Budget Brands – I don’t want to name any names, lest I offend someone’s delicate sensibilities, but anytime I do a list like this, there are always questions about the low-end budget brands that I’ll call “Morris” and “Tartar Farms”. These companies have, at times, introduced some pretty interesting products, but the execution leaves much to be desired. Maybe one day they’ll put out a product that I’d be willing to trust my life to, but based on what I’ve seen to date, you’re really rolling the dice when you put down money for a wheel gun that was made on the cheap.

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22 thoughts on “Mid-Size Revolvers for Concealed Carry

  1. I think it is interesting that you came to the same conclusion that I did concerning SP101 vs J-Frame triggers even though it flies in the face of common wisdom. I compared triggers on an SP101 and a S&W 60 when I was looking for my revolver, and the SP101 was a lot smoother; it may or may not have been lighter (I’m not a good judge of trigger weight, I have found), but it was noticeably smother. A little work cleaning the rough edges off of the hammer strut and it smoothed up even more (I still have factory springs in my SP101). Add in the fact that the factory grips on the SP101’s just fit me naturally (though wood inserts are required in order to improve looks and feel if we are talking about a non-Wiley Clapp version), and it was a pretty easy choice for me.

    1. For me the 5 shot is a pocket gun and this means a j frame. Sadly because the ruger sp101 is a sweet shooter

  2. One option that you didn’t discuss at any point is the Chiappa Rhinos. Was it excluded just because of price or were there other considerations.

    1. The price, holster availability, and reports of spotty reliability had me apprehensive about the Rhino. I spoke with two different importers of the Rhino about getting a loaner gun for testing. Both said they could send one, but neither followed through. I get the impression there may be some issues on the supply side.

  3. I LOVE my S&W 386. Light, easy to handle, concealable. Now IF S&W made a .357 semi NOT in THEIR version of it, I’d consider giving up the “in your face” near indestructability of a wheel gun for a semi.

  4. I’m curious why you didn’t try the ruger lcr with a three inch barrel? I know it comes in very light at 15 ounces, but it has a decent trigger and a pinned front sight. Love the videos btw.

    1. I fired one at SHOT Show. I like the idea but way too much recoil for what I want out of a primary. I much prefer the .357 LCR since it weighs a bit more, but I still consider it a backup/secondary carry.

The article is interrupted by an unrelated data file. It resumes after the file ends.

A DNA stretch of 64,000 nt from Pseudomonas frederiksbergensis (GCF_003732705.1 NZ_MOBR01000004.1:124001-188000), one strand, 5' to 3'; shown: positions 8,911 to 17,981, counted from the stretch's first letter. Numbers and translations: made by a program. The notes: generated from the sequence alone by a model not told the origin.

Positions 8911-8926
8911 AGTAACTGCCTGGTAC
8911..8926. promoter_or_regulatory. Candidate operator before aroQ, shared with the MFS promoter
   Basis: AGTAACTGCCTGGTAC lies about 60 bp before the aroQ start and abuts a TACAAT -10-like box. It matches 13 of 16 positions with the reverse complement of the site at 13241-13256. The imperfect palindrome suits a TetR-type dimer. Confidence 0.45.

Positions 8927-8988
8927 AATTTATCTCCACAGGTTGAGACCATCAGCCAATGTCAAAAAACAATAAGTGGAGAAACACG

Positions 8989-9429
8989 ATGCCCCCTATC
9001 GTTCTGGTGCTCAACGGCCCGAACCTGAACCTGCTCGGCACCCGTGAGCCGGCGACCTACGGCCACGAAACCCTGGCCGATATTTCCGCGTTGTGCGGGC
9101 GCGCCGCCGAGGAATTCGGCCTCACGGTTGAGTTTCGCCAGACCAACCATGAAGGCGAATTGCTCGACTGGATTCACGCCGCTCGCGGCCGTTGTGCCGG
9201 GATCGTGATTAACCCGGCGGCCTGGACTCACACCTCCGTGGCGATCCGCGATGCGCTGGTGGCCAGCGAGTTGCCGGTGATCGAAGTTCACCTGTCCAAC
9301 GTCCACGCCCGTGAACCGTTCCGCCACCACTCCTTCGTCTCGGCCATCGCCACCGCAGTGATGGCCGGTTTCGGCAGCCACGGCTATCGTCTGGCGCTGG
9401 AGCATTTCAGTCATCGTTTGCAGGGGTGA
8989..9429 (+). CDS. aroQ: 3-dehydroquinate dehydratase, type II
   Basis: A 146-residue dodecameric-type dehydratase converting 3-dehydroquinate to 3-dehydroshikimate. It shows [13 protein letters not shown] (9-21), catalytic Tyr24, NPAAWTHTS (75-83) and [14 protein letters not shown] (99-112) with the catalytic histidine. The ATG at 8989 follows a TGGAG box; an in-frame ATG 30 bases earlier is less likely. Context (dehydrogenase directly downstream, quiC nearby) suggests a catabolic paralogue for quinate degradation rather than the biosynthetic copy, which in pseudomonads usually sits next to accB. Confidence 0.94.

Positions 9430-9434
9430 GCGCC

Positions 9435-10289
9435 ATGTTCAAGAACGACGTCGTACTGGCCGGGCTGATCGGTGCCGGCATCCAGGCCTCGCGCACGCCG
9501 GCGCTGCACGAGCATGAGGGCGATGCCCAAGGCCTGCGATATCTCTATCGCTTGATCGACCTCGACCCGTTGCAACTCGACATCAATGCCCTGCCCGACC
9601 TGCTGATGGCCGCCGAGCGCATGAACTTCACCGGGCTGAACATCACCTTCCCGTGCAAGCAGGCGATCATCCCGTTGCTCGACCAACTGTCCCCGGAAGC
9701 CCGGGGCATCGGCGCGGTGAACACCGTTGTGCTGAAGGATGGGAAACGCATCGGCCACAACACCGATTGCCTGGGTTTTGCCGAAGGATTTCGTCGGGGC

5. S&W Model 360 Talo Ed is nice fixed sight with added laser max grips. Though my Model 13-2 4inch weight doesn’t bother me…but doesn’t fit in pocket.

  6. Any opinions on the Armscor revolvers? They look and operate like late-model Colt revolvers, but have rougher finishes.

  7. Very good article and research. My only comment is that the negative comment of “Morris” arms seems based on old history and Internet rumor. I have used “Morris” in the last 10 years and they work as well as my S&W, but cost less as they are made outside of the US. Many do trust their lives to them so perhaps in the future you might consider including them in reviews.

    1. I have used a couple of Taurus revolvers made within the last 10 years and they both had/have multiple problems. That experience is not unique and is far from “Internet rumor”. I’ve also spoken to several full time firearms instructors who have witnessed repeated problems with their revolvers. You may very well have one that works, but I wouldn’t say that’s a good indication that they are, on the average, well-made firearms. Grant Cunningham outlines some of these problems in more detail on his website: http://www.grantcunningham.com/2006/07/why-i-dont-work-on-taurus-revolvers/

      1. I understand. You and others have had bad experiences. But on many sites, forums and blogs people report bad experiences with some Swith and Wesson models. Have you read Chuckhawks article on his experience with Smith and Wesson?
        FWIW I have 3 Taurus revolvers , one I got in the early 90s that has never failed. So for me they are good. For others as well.
        You do have a really good site BTW that I enjoy

  8. Quote: “But I’m stubborn, and unwilling to accept that a revolver can be easy to shoot or easy to carry, but can’t be both.”
    This is sort of like saying: “My Mercedes Benz S550 is a fine touring sedan but won’t go four wheeling in the desert.
    Sadly there are some things you can’t have both ways.